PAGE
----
The Righteous Brothers were originally an American musical duo of Bill Medley and Bobby Hatfield. They began performing together in 1962 in the Los Angeles area as part of a five-member group called the Paramours, but adopted the name “The Righteous Brothers” when they embarked on their recording career as a duo. Their most active recording period was in the 1960s and 70s, and although the duo was inactive for some years, Hatfield and Medley reunited in 1981 and continued to perform until Hatfield’s death in 2003. The music they performed is sometimes dubbed “blue-eyed soul”.
Hatfield and Medley had contrasting vocal ranges, which helped them to create a distinctive sound as a duet, but also strong vocal talent individually that allowed them to perform as soloists. Medley sang the low parts with his bass-baritone voice, with Hatfield taking the higher register vocals with his tenor voice.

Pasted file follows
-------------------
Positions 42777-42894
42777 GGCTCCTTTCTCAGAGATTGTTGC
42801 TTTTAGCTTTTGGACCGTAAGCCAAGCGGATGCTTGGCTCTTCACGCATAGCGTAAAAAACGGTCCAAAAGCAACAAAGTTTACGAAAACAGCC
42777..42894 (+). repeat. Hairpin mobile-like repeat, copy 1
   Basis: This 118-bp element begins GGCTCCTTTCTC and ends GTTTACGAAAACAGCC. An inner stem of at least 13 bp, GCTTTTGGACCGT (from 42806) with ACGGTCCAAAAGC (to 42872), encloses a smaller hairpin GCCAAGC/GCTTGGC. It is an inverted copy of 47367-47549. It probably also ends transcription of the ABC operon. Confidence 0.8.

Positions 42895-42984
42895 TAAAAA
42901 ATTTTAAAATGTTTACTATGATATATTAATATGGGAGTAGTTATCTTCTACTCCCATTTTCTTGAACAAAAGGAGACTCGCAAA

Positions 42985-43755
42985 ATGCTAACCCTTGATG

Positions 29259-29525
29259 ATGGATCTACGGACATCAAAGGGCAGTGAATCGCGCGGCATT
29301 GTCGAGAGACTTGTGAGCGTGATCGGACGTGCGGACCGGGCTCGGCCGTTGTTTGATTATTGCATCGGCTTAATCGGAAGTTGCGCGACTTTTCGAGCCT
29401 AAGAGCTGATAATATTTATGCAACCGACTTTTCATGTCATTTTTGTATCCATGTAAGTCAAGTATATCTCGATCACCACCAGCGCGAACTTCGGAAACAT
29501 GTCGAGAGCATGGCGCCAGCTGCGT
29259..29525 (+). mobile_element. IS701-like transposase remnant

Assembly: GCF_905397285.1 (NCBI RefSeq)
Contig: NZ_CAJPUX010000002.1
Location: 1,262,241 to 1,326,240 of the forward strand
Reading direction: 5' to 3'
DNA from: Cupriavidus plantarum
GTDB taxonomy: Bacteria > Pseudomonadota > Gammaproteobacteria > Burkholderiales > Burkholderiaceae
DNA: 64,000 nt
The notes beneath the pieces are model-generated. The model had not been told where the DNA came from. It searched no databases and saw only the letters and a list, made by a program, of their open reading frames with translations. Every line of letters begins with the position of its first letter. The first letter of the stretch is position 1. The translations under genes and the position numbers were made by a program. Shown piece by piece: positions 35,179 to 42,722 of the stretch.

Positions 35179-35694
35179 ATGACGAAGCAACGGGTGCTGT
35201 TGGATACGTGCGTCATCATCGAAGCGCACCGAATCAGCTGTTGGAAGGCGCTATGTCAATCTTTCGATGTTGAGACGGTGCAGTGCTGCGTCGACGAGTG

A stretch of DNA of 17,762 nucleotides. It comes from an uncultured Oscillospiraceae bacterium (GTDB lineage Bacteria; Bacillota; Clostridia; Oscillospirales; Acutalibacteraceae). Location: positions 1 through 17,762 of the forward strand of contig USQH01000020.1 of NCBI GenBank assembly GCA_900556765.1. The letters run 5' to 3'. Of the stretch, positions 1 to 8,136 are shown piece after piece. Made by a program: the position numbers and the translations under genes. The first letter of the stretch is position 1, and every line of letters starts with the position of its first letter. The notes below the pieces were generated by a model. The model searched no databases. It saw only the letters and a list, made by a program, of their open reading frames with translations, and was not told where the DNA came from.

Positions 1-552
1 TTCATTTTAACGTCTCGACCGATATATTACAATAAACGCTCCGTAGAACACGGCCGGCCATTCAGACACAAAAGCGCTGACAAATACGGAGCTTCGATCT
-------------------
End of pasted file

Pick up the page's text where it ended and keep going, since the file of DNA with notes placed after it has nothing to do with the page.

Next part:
They had their first major hit with the 1964 song “You’ve Lost That Lovin’ Feelin'”, produced by Phil Spector and often considered one of his finest works. Other notable hits include “Ebb Tide”, “Soul and Inspiration”, “Rock and Roll Heaven”, and in particular, their version of “Unchained Melody”. Both Hatfield and Medley also had for a time their own solo careers. In 2016, Medley re-formed The Righteous Brothers with Bucky Heard and they continue to perform as a duo.
The Righteous Brothers were inducted into the Rock and Roll Hall of Fame in 2003. Rolling Stone ranked them No. 16 on its list of the 20 Greatest Duos of All Time.
Hatfield died at the Radisson Hotel in downtown Kalamazoo, Michigan on November 5, 2003. He was found by Bill Medley and the Righteous Brothers’ road manager Dusty Hanvey. A security guard let them into Hatfield’s room after he had failed to show up at the concert venue when expected. He apparently died in his sleep, hours before a scheduled Righteous Brothers concert. In January 2004, a toxicology report concluded that cocaine use had precipitated a fatal heart attack. The initial autopsy found that Hatfield had advanced coronary disease. The medical examiner stated that “in this case, there was already a significant amount of blockage in the coronary arteries.”